Why is “Soft” So Very Hard for New Parents When Buying for Baby

by Ben Wilson on October 29, 2021
Mother and happy baby with Muslin Wrap Mint elephantAs new parents, we want everything for baby to be perfect – and one of the key phrases you’ll hear often is ‘soft’. Babies are so precious that we even talk about wanting to wrap them in cotton wool!

A soft and kind disposition, soft lighting, soft voices, soft colours, soft steps, things that feel soft and comfortable, it’s ok to feel a bit confused when trying to decipher the many meanings of the word ‘soft’ when buying products for your little ones. For us at Little Linen, soft is a catch-all for describing what is good about many baby products – we even refer to our market segment as ‘soft textiles’.

However, did you know that soft is not always best for babies?

We are very grateful to have input on this topic from a leading expert in the field, Mike Leshner, former President of the National Academy of Forensic Engineers.



Soft can in fact be hazard for baby


Mike says: ‘We all know about the suffocation hazard posed by a thin plastic bag that can conform to a child’s face and block airflow. That kind of suffocation is easy to understand, and we all know to keep plastic bags away from children. Re-breathing is a different kind of suffocation and is more difficult to understand. Babies are designed very well to prevent suffocation in most situations. 

However, when an infant’s face is in contact with a thick material that is either pillowy or fluffy soft, or that conforms to the shape of their face creating a seal, hazardous rebreathing can occur. An infant can continue breathing greater and greater concentrations of their own exhaled breath, known as carbon dioxide re-breathing. 


Fluffy and soft versus firm and flat



Outside the cot, there are a range of other potentially hazardous products that could also provide pillowy or fluffy soft surfaces including carriers, car-seats, loungers, slings, swings, bouncing devices and play yards. Parents must be vigilant to assure that there will be no opportunity for the baby to get their face pressed against them.’



Don't put anything in the cot/crib but the baby


When it comes to safety inside the cot/crib, Mike’s message is clear. In the early months, infants placed on their back will tend to stay where you place them in the cot. Once they begin to move around and roll over, their face may come into contact with anything in the cot including the mattress, side rails, head and footboard and any hazardous items placed inside that can conform to a baby’s face, e.g., quilts, pillows, sheepskin, plush toys, foam, bumpers or anything that make a sleep surface too pillowy or fluffy soft.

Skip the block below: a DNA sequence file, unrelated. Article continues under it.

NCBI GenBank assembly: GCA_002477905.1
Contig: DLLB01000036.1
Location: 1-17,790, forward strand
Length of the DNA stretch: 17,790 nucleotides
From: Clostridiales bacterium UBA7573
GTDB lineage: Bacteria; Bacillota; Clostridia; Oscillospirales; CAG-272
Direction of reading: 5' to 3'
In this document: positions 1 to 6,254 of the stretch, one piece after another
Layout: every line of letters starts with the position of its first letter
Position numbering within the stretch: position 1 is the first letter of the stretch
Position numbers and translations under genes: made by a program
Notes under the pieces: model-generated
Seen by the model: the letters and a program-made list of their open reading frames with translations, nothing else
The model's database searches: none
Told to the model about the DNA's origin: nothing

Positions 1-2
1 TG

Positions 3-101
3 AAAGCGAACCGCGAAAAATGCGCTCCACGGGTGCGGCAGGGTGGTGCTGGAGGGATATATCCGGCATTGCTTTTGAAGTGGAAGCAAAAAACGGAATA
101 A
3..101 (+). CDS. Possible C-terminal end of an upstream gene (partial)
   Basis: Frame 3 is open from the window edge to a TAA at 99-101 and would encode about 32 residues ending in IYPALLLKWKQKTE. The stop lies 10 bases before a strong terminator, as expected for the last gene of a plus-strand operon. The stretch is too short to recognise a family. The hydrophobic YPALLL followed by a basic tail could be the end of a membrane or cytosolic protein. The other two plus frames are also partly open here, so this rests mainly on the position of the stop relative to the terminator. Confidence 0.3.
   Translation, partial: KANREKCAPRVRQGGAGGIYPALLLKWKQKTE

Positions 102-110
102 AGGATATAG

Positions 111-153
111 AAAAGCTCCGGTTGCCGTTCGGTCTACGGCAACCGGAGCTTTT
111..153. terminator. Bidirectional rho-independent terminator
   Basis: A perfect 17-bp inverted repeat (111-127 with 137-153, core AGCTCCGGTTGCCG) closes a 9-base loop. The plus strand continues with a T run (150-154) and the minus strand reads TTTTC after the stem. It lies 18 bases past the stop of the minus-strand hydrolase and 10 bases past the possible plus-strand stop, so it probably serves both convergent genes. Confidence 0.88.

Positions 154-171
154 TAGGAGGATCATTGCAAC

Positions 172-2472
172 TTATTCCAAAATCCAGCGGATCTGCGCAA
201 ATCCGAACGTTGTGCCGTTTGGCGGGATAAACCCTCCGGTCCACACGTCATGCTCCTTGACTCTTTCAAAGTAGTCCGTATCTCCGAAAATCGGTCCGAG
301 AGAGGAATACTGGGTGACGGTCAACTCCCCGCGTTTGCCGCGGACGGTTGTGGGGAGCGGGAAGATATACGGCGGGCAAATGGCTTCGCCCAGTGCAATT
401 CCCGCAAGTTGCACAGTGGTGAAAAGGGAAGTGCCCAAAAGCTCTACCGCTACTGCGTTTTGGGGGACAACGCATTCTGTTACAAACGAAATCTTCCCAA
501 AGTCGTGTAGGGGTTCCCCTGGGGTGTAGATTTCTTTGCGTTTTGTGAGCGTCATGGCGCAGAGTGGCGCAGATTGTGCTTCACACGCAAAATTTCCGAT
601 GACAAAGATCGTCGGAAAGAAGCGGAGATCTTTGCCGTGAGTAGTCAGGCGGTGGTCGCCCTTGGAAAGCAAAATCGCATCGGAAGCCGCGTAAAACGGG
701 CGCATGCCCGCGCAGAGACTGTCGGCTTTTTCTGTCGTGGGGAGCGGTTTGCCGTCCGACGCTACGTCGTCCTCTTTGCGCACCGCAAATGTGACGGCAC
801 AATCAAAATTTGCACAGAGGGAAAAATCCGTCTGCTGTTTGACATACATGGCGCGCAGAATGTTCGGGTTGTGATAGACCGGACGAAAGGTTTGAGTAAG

Baby's sleep surface, including bedding, needs to be firm and flat


We know it can often be hard for adults to understand that what is best for us is not also best for baby. We want soft and comfy to sleep on for ourselves; however, all globally recognised advocates and authorities agree that baby’s sleep surface, including bedding, needs to be firm and flat.





Did you know there is a standard for sleep surface firmness here in Australia? If a sleep surface does not pass this standard, it increases the risk of SIDS three-fold. The firmness testing device is called a Firmometer and was created by Ron Somers, one of the lead authors.




In February 2021, Red Nose announced the following warning:

Our safety recommendations:

  • Do not add any pillowy soft or fluffy soft toppers, protectors, padding, quilts, sheepskins, blankets and bulky extra layers above or below the bed linen on a cot mattress
  • Only use well-fitting mattress protectors and fitted sheets
  • If unsure if your surface is firm enough, get crafty and go online and make a home testing kit. By searching ‘how to measure cot firmness’, you will find a number of resources that will help you with this.

The key thing for parents to remember is to be mindful of what they put into their baby’s sleep space. This includes the mattress itself as well as any layers of bedding or additional furnishings.